configuration file

What is a configuration file?

A configuration file, often shortened to config file, defines the parameters, options, settings and preferences applied to operating systems (OSes), infrastructure devices and applications in an IT context.

Software and hardware devices can be profoundly complex, supporting myriad options and parameters. In configuration files, IT administrators explicitly delineate appropriate settings and choices for their specific data center, cloud or user environment.

For example, a configuration file could specify where to store log files from an application via the storage path, which plugins are allowed in a given program, and color scheme and dashboard widget preferences for a user interface (UI).  

How do configuration files work?

At start time, the application or other system opens, reads and parses the configuration file and applies each setting. Configuration options can be changed while the application runs, taking effect either immediately or upon restart when the configuration file is reread.

IT environments can use either a single configuration file or multiple configuration files for different system components. For example, a complex application might use separate configuration files for UI settings, network and storage parameters, and other aspects that must be set up for operation. However, using multiple configuration files can introduce management difficulties.

Configuration file formats and syntax

Plaintext configuration files used in Linux environments have extensions such as .cnf, .conf, .cfg, .cf and .ini. Early command-line OSes such as MS-DOS relied on a single plaintext configuration file with a .sys extension. Common modern configuration filename extensions depend on the prevailing file format or use .config.

Some configuration files are meant to be human readable, using plaintext formats compatible with any common text editor. The scripting language PHP uses a plaintext file called php.ini, and Microsoft Windows uses the desktop.ini file to configure how a folder is displayed.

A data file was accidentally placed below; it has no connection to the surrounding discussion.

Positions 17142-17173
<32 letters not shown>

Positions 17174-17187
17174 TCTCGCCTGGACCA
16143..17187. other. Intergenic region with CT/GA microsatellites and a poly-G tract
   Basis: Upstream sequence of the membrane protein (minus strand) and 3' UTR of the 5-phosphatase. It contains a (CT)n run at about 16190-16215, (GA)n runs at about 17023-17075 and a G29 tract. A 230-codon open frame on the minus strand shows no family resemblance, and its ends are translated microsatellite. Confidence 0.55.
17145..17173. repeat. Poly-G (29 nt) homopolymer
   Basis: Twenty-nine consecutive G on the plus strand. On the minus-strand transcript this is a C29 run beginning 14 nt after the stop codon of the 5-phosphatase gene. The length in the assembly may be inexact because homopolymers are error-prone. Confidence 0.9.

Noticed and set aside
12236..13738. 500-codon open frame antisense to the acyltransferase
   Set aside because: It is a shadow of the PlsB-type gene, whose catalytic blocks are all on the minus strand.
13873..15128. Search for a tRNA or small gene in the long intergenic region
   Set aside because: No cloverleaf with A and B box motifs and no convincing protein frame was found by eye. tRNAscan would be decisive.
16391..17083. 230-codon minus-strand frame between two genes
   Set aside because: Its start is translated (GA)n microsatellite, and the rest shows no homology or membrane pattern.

Configuration files have largely adopted serialization formats such as XML, YAML and JSON to represent complex data structures in a way that is easily stored and parsed. The resulting filenames reflect this format -- for example, myapplication_configuration.yaml. With this setup, administrators can identify a modern configuration file by its name rather than its extension.

Types of content in configuration files

Configuration file content is often specific to the corresponding application or system but generally falls into one of four principal content types: comments, flags, settings and paths.


Comments are essential to configuration files but do not affect how the file behaves. Developers use comments to communicate intended behaviors and document important actions.

For example, the .ini file format uses hash symbols and semicolons to mark comments:

# This is a comment in a typical .ini file


Flags control which options are enabled and disabled in an application or system. Flags can be enabled with the numeral 1 or the word true and disabled with the numeral 0 or the word false